Covid Scotland: For some isolation is not just a pandemic inconvenience, it is their daily life - Alan Young
I know, woe is me etc... My family is fine and that is all that is important to me.
For us, being forced into enforced quarantine really did not represent much of a challenge.
We all know the routine by now, I have been working from home, and Amazon continue to deliver.
It is the responsible thing to do, and in the face of the developing news over the last week, there could be no thought of ignoring the rules.
We got on with it as a family, aided by fabulous family and friends dropping off supplies.
It has passed quickly and will soon be little more than an anecdote over the Christmas dinner table.
I am, however, painfully aware that not everyone is so lucky, and that thought has been playing on my mind much over the past 10 days.
The number of people being asked to self-isolate is inevitably going to balloon as the Omicron surge continues.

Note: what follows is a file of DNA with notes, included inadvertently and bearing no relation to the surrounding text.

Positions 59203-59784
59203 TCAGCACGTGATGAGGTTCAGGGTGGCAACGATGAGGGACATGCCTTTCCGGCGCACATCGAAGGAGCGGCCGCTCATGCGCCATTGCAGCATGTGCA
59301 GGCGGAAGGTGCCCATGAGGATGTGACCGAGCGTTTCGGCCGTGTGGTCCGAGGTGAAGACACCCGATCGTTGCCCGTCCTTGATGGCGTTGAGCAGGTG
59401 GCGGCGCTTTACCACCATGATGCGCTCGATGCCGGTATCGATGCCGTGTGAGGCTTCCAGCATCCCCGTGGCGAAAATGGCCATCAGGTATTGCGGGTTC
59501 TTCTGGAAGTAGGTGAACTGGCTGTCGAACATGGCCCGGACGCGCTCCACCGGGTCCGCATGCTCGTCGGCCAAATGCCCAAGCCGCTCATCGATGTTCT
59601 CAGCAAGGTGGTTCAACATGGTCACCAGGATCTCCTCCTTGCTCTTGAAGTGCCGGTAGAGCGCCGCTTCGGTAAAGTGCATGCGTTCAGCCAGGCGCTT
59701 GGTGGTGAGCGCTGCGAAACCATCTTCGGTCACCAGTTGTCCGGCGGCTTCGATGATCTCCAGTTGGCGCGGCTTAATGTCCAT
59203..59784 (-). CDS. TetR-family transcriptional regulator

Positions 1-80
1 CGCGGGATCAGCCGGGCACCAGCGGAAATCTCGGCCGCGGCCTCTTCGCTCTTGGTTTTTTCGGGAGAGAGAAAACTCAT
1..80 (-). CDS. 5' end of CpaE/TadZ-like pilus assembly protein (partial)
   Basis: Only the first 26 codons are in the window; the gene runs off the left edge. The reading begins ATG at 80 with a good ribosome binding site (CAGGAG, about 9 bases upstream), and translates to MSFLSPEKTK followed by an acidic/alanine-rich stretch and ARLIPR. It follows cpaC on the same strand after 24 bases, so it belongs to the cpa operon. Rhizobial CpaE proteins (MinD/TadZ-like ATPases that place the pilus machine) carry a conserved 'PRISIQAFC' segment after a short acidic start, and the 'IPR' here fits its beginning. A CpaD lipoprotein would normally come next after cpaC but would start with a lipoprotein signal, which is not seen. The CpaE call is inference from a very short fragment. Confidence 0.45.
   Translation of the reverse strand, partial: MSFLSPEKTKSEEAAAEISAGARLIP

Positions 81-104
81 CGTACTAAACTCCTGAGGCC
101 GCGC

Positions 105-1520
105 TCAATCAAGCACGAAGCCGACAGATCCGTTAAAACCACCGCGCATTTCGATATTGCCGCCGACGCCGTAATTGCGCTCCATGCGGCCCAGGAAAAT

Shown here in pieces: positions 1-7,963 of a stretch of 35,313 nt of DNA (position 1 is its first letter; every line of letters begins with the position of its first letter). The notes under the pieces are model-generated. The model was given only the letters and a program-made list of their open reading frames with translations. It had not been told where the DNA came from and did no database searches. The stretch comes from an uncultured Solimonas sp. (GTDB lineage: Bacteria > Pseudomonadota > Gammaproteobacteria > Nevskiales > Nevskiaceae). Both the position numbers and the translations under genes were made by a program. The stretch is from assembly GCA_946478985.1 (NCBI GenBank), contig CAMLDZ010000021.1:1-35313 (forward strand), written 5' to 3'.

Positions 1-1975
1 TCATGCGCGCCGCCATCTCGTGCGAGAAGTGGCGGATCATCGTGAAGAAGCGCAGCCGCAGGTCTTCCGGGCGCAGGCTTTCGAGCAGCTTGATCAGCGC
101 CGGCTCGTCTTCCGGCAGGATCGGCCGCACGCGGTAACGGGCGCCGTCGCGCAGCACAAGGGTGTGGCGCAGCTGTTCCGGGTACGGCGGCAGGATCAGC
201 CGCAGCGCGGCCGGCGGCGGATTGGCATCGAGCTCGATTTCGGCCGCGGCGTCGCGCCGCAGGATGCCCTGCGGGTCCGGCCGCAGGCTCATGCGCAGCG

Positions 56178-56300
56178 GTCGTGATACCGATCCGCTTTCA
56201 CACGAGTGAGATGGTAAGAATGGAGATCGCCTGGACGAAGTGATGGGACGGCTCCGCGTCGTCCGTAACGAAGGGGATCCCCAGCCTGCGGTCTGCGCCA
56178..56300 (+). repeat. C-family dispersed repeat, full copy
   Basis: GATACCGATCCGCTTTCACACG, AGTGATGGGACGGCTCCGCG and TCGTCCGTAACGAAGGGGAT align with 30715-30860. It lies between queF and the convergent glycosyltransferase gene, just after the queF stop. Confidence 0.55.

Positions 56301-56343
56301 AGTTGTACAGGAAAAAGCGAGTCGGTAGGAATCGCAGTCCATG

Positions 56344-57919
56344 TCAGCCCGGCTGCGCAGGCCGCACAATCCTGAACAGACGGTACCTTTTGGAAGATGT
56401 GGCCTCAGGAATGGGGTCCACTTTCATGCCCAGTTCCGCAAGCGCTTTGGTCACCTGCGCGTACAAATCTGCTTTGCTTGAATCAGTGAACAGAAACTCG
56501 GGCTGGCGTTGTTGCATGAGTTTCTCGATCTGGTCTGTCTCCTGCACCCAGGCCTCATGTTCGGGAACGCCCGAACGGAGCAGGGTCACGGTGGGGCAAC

Some will face a very lonely Christmas.
The advice to cut down on social contacts and stay at home as much as feasible, will only increase this risk as visits dry up.
The community response we saw in the early days of the pandemic may well soon be needed again.
I know I’ll be making an extra effort to try to look out for those closest to me as well as the elderly and vulnerable who live nearby.
The festive season can always be a tough time of year for many, and this year may prove particularly challenging again.
SeIf-isolation for my family was almost a novelty. It’s done and we can move on and look forward to Christmas. For many others, isolation is their daily life.
Age Scotland’s helpline and Friendship Line is available weekdays between 9am and 5pm on 0800 12 44 222, offering advice, support, or simply a chat
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